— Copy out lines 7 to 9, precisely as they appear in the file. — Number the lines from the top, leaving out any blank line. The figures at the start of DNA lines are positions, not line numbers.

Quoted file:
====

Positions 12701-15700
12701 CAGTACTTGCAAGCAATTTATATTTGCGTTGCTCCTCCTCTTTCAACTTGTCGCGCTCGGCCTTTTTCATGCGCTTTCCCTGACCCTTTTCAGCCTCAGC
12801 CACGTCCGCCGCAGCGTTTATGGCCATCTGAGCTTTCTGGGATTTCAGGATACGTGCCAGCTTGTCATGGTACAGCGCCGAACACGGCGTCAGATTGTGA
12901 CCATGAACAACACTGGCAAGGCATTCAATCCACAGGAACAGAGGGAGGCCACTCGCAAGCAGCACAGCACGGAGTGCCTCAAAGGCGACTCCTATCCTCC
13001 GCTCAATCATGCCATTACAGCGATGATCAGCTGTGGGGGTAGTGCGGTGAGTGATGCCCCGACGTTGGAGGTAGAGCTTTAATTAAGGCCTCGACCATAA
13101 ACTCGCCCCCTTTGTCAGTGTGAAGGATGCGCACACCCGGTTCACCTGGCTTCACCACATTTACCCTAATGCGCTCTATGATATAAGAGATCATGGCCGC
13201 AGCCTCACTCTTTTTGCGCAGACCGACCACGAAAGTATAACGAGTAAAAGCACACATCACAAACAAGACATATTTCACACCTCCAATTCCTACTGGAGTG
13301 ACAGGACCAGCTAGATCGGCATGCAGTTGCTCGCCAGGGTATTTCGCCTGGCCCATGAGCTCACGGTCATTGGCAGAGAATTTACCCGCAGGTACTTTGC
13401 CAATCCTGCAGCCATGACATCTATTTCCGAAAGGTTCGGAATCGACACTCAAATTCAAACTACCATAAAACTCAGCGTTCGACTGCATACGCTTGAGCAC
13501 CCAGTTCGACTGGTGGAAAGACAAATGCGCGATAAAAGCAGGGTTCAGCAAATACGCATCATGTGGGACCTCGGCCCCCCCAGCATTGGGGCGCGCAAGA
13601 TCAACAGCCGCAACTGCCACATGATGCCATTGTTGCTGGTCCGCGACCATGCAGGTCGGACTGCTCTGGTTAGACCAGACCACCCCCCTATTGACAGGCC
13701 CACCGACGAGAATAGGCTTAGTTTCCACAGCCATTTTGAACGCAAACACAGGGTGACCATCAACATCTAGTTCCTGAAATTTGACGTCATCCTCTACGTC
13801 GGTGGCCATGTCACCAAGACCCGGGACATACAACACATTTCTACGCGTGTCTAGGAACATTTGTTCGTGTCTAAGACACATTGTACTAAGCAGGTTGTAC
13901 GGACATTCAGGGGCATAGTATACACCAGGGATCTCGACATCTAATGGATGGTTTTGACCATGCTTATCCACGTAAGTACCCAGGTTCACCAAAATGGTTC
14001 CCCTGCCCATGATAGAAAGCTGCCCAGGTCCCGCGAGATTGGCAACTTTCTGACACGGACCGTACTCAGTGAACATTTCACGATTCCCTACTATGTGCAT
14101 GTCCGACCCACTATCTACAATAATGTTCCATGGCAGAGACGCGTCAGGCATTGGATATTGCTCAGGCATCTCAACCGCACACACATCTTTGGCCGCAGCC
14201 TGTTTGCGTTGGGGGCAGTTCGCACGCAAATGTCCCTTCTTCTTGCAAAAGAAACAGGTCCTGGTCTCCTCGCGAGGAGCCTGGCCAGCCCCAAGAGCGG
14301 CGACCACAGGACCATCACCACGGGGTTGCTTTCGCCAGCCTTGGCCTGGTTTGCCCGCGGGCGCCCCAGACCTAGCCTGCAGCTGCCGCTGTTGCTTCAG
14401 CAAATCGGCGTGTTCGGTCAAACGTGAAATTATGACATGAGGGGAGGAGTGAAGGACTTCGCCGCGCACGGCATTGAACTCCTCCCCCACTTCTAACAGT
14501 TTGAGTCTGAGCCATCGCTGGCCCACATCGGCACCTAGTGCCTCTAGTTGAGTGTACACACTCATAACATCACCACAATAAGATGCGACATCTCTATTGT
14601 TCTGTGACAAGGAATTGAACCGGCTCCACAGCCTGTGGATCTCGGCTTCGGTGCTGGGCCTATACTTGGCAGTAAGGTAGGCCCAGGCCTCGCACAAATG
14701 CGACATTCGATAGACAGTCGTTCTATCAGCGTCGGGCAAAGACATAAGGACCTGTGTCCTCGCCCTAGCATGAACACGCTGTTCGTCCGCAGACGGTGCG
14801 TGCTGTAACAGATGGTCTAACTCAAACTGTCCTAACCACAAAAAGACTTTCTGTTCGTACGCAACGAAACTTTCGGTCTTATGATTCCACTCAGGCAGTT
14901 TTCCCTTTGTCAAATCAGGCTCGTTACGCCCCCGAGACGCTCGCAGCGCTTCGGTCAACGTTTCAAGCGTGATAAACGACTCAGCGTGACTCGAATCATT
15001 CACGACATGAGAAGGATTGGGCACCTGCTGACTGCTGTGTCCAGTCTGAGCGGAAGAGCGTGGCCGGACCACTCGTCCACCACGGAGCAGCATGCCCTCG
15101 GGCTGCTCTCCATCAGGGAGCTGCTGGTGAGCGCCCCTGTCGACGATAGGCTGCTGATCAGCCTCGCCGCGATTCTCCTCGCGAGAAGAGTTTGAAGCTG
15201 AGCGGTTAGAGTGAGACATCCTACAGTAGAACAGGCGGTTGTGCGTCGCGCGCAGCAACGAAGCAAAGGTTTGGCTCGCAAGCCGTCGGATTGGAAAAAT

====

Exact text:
13201 AGCCTCACTCTTTTTGCGCAGACCGACCACGAAAGTATAACGAGTAAAAGCACACATCACAAACAAGACATATTTCACACCTCCAATTCCTACTGGAGTG
13301 ACAGGACCAGCTAGATCGGCATGCAGTTGCTCGCCAGGGTATTTCGCCTGGCCCATGAGCTCACGGTCATTGGCAGAGAATTTACCCGCAGGTACTTTGC
13401 CAATCCTGCAGCCATGACATCTATTTCCGAAAGGTTCGGAATCGACACTCAAATTCAAACTACCATAAAACTCAGCGTTCGACTGCATACGCTTGAGCAC